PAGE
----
Defense budget includes ICBM funding
Great Falls Tribune
The defense budget for the next fiscal year includes investments to modernize and sustain the nation’s intercontinental ballistic missile force through 2030.
Montana Sens. Jon Tester and Max Baucus said they specifically called for that in a letter they, along with other senators, sent to Defense Secretary Chuck Hagel earlier this month.
In the letter, they said the escalating threats from North Korea highlighted the need for the land-based leg of the nuclear triad.
Malmstrom Air Force Base operates and maintains 150 ICBMs throughout its missile field, which is the largest of the three missile fields. The other two are F.E. Warren AFB in Wyoming and Minot AFB in North Dakota.
The Montana senators said Tuesday that Malmstrom’s ICBM mission accounts for more than 40 percent of the economy in northcentral Montana and contributes to about 5,000 jobs.
Tester and Baucus, with five other senators, wrote in their early April letter that they understand further reductions to the nuclear arsenal may be necessary to comply with START treaties, but asked that the Department of Defense maintain “at least 420 ICBMs on alert, and preseve all 450 existing ICBM silos in warm operational status. We further urge that any reductions be spread equally between each of the three operational ICBM bases. Such dispersal provides the maximum effective deterrent with the remaining missiles and maintaining all 450 silos in a warm status creates intelligence and targeting problems for our adversaries while allowing us to realize maintenance efficiencies within the remaining ICBM force.”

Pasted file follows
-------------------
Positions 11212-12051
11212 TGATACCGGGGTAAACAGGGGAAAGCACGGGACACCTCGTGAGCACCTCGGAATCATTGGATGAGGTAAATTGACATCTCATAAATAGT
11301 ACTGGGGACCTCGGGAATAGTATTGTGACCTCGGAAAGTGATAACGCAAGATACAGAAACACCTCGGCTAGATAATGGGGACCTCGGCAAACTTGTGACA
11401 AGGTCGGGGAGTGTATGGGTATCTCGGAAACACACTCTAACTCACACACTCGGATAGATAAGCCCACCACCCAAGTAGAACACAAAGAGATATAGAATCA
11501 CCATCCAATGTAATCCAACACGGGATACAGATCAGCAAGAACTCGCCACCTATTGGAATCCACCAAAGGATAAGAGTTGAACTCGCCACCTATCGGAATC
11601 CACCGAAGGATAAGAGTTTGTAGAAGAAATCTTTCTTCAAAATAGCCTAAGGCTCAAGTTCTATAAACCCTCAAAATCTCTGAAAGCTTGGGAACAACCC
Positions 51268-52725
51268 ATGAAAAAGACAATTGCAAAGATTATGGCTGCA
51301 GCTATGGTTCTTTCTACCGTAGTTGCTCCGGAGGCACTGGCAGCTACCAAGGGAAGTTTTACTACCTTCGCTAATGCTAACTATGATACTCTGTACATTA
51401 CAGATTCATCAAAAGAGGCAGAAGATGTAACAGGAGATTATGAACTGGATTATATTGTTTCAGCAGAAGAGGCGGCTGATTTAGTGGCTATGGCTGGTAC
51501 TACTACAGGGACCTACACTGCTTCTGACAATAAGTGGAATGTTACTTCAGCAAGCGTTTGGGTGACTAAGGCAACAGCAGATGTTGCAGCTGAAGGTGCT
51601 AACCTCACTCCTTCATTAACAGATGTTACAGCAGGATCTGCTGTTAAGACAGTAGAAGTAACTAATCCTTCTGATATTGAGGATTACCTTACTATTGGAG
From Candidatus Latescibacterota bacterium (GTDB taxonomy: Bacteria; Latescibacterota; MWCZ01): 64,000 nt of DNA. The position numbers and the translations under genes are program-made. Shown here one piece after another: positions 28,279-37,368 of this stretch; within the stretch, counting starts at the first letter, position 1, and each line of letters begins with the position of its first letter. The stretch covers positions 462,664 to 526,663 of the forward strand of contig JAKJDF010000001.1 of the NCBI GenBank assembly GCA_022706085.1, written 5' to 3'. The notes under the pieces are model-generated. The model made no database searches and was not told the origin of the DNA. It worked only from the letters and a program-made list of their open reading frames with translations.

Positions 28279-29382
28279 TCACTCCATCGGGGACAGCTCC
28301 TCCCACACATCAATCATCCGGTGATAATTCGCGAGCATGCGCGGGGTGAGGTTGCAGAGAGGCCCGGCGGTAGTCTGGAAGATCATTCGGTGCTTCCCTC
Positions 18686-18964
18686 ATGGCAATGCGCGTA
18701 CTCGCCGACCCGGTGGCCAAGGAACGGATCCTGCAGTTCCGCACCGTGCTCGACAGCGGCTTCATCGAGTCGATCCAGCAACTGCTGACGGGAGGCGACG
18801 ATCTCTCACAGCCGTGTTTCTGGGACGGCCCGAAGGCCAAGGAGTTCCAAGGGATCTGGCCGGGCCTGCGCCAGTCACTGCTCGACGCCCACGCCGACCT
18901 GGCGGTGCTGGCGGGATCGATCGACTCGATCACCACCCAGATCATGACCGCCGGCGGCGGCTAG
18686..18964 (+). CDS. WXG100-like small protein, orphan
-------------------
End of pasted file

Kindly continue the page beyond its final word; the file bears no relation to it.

During a recent budget hearing, Baucus said, “The budget makes important investments in keeping America safe by sustaining the current ICBM force through 2030. North Korea’s recent actions have sent a clear wake-up call to the White House. A strong ICBM force is the best deterrence strategy to keep America safe, and it also gives us the most deterrence for our money.”